A simple tip: measure and record everything you do. Swims, bikes, runs. Distances, times, pace, heart rate, power if you've got it. Keep split times in your watch while you're training, and transfer them to your training diary when you get back. If you don't have an online training diary, I highly recommend Trainingpeaks - the free account there is exceptionally well designed and useful, the premium account even more so. I've just switched to using it with my athletes and they all love it.
The more information you collect, the more you can analyse, the faster you're going to get.
Sounds too simple? 90% of the improvements you're going to see in your performance are going to come about because of belief. Your mind is the most important part of your training. Even if you've got a decent training plan, and most importantly, you're completing the training sessions - I still believe that the most important element of your performance is belief in yourself. Perhaps the biggest benefit of training session is mental rather that physcial - it helps us believe we are capable of more than we thought we could do. Our minds are like small children - they need constant reassurance that they're doing well, and that they're getting better!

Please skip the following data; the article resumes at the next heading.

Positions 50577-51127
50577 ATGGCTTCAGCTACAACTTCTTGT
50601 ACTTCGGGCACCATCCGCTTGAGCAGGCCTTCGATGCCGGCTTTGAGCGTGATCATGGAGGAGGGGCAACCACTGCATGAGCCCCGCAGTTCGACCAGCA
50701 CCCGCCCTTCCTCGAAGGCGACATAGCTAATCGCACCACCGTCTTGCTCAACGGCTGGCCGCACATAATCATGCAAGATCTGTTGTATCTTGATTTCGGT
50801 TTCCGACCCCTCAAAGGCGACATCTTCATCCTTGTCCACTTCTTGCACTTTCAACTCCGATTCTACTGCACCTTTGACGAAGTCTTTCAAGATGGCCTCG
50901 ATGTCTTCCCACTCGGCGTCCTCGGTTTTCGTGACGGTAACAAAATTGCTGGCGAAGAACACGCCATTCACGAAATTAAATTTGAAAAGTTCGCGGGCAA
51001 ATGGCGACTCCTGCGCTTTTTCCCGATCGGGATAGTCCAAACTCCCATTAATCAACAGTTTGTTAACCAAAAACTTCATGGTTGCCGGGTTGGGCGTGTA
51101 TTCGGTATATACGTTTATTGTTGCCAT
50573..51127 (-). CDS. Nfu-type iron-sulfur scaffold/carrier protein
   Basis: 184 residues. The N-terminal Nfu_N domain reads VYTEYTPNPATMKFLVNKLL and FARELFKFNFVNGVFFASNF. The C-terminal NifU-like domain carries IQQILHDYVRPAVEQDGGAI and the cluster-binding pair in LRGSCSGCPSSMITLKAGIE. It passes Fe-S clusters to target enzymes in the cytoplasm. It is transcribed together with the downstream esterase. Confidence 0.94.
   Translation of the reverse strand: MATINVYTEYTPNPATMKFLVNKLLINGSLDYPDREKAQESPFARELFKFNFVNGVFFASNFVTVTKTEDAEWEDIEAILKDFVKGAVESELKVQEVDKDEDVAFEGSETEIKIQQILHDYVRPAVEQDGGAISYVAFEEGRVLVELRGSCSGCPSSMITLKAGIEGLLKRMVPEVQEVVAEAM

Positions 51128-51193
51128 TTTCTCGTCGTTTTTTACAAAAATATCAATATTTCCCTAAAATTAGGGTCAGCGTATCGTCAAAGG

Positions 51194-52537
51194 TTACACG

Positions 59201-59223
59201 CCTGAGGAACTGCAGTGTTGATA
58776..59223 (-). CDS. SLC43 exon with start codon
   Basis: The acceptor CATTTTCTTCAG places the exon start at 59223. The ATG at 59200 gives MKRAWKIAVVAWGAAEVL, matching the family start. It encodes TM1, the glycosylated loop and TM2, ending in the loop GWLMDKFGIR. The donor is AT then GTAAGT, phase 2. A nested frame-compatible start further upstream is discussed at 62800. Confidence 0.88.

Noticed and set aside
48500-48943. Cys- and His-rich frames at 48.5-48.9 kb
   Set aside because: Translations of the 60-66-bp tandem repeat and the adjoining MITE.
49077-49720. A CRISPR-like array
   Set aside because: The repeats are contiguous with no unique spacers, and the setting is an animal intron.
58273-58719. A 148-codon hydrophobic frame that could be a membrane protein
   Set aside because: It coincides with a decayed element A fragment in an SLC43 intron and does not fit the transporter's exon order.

The most cost effective investment you can make is a good waterproof stopwatch with a lap function, one that has the option to record multiple laps. I recommend my athletes buy one of these - Timex Ironman stopwatches. If you hunt around they're available for about £20 online. If you can afford heart rate and GPS on top of that, then great - but if not, that £20 stopwatch will be the best investment you can make. (Note - I'm not affiliated with Timex, but have used their watches for 25 years and think they're great. I've never used the company in the link - please exercise due dilligence when buying online...)
Take responsibility for your own timing. At the pool, at the running track - take lap splits, and write them down in your diary when you get back. Look back regularly over your training diary and find improvements. Go to the pool or the track knowing what splits you should be seeing - and make sure you hit those times. Find comparable swim sessions, and watch how you're getting a couple of seconds faster on your 100m repeats. Unless you're paying for 1-2-1 coaching, it's unlikely that any coach at a group session will be able to keep lap splits for you - and you need that information to build your belief that you're getting faster.
Here's a thought I'm going to leave you with this week - what if 'seeing improvements' was the key to getting faster?
See it and you'll believe it...